The group visited the station with this year’s keynote speaker, Nari Safavi. Safavi is an Iranian-American entrepreneur who regularly appears on “Worldview,” WBEZ’s longest-running global affairs radio program. He addressed all CIMUN delegates at the opening banquet Thursday evening and held a panel discussion with press delegates Friday, before the WBEZ trip.
Sophie Paine, one of the students on the trip, blogged about her experience for CIMUN Live. “After the show, Mr. Safavi graciously took us on a tour of the entire news station, and explained the process of how news is retrieved and expelled from the Chicago Public Media,” she wrote. “It was surprisingly astonishing to physically see the amount of work, represented by the number of people, that goes into producing a radio segment.”
In addition to the field trip and late-night crises, many delegates also had the opportunity to participate in consulate panels on Friday morning. Representatives from Germany, Turkey, Palestine, Egypt and the Israeli political advisor to the Chicago consulate spoke on their careers in diplomatic and international affairs, and the role personal views play when representing a country’s political views.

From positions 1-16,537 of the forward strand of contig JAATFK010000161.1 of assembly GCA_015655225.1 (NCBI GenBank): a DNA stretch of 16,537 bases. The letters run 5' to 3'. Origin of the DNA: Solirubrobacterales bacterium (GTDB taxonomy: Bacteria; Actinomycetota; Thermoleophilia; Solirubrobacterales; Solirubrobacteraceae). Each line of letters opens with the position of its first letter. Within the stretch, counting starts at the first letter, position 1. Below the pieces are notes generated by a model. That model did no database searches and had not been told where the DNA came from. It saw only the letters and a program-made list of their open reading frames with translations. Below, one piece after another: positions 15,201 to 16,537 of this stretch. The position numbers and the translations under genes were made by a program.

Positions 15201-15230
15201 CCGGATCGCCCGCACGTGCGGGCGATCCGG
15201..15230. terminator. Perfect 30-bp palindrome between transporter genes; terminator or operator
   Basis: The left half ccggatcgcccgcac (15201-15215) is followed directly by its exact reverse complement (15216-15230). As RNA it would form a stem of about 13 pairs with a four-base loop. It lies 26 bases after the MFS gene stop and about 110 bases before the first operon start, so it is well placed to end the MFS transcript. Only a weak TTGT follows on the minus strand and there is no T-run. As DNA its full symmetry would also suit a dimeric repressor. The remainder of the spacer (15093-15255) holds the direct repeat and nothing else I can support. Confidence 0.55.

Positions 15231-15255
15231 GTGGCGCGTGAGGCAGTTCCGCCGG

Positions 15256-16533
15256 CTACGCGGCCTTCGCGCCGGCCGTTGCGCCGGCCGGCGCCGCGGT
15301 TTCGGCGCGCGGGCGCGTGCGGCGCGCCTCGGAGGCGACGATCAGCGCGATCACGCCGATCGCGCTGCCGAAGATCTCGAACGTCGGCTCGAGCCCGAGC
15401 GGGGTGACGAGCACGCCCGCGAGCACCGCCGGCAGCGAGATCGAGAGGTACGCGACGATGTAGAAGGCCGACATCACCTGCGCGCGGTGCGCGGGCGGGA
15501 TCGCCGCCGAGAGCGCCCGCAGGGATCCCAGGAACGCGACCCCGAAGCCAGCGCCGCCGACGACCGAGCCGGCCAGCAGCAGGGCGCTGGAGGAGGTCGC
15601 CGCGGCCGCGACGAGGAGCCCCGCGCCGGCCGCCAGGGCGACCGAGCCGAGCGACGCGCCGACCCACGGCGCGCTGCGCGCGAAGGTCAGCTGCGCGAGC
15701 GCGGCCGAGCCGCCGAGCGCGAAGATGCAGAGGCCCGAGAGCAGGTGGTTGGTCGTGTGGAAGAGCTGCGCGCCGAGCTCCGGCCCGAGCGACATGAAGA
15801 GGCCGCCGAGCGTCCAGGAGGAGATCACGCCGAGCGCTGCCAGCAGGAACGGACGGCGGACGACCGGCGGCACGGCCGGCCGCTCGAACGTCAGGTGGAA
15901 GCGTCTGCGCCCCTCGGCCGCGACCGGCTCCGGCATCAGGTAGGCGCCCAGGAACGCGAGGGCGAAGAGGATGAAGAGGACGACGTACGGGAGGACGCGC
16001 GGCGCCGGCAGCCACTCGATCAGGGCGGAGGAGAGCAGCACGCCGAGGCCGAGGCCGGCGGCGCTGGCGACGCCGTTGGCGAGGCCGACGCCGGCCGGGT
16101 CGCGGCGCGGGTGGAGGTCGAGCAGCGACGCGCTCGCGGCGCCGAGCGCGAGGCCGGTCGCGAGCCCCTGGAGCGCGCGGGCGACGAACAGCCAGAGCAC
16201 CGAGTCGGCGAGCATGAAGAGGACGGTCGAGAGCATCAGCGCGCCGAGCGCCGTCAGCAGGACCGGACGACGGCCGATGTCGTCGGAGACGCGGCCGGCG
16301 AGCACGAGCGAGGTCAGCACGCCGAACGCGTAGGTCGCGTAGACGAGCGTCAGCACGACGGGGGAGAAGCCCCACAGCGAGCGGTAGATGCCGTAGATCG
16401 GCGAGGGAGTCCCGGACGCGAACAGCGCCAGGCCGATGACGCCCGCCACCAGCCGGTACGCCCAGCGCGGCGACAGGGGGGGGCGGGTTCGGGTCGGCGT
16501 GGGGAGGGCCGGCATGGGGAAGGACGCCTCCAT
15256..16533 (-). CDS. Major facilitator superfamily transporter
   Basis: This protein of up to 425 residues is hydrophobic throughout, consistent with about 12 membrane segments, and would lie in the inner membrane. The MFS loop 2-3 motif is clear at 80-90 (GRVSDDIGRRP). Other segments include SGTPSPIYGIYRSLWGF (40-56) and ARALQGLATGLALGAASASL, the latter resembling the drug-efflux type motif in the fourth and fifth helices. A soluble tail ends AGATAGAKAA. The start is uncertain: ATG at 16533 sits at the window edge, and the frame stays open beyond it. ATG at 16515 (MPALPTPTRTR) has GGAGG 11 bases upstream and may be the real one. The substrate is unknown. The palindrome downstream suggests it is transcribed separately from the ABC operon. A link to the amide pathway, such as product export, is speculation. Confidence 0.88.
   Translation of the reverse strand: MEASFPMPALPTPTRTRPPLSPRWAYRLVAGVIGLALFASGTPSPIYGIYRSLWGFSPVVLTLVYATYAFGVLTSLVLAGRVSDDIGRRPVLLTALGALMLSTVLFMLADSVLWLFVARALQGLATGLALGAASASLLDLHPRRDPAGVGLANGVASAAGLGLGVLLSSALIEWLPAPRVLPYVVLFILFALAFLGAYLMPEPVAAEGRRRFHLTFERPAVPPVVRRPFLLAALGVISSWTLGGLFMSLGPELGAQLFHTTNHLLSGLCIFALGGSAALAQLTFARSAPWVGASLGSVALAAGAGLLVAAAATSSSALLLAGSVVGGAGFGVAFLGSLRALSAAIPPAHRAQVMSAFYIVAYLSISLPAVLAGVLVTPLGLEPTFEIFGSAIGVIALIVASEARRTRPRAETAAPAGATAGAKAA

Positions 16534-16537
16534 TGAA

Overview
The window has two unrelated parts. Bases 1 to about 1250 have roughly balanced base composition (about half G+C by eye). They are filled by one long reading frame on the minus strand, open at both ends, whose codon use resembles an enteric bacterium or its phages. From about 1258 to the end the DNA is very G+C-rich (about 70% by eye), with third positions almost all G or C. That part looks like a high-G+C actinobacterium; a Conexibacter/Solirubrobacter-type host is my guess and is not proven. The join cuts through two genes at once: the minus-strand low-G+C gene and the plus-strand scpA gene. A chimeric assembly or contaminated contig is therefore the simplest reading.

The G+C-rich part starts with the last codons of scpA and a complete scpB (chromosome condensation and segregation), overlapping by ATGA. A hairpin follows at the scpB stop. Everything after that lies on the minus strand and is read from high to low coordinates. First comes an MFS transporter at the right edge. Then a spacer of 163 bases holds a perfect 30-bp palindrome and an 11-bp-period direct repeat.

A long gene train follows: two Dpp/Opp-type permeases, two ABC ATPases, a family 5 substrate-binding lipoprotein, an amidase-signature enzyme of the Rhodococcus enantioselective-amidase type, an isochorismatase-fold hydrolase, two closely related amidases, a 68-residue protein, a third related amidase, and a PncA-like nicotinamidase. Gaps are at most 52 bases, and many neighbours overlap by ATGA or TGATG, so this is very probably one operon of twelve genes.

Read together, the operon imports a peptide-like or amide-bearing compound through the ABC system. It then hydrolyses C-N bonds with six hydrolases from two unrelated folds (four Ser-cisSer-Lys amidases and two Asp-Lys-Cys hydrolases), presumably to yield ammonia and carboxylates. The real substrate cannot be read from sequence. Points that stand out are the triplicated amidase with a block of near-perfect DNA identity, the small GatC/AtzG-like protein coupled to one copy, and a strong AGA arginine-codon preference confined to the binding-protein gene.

The morning consisted of two panels, on “Pressing Security Issues in the Middle East and the Aftermath of the Arab Spring,” along with a social media panel. After the formal discussions, representatives met with small groups of students who represented the countries present on the panel to discuss foreign policy, share personal experiences and answer questions, before heading back into committee session.
This year, CIMUN also welcomed representatives from the Cook County Clerk’s office to give delegates an opportunity to register to vote prior to the upcoming March primaries. A recently enacted law in Illinois permits 17-year-olds to participate in Illinois primary elections, as long as they will be 18 by the November general election.
The eleventh annual CIMUN will return to its regular spot on the calendar, albeit at a new location. CIMUN XI will be held at Dec. 11-14, 2014 at the Hilton Towers Chicago. While the conference is moving to this new location to accommodate growth, CIMUN will maintain its promise to clients of small and mid-sized committees. For more information or to register for CIMUN XI, visit www.cimun.org!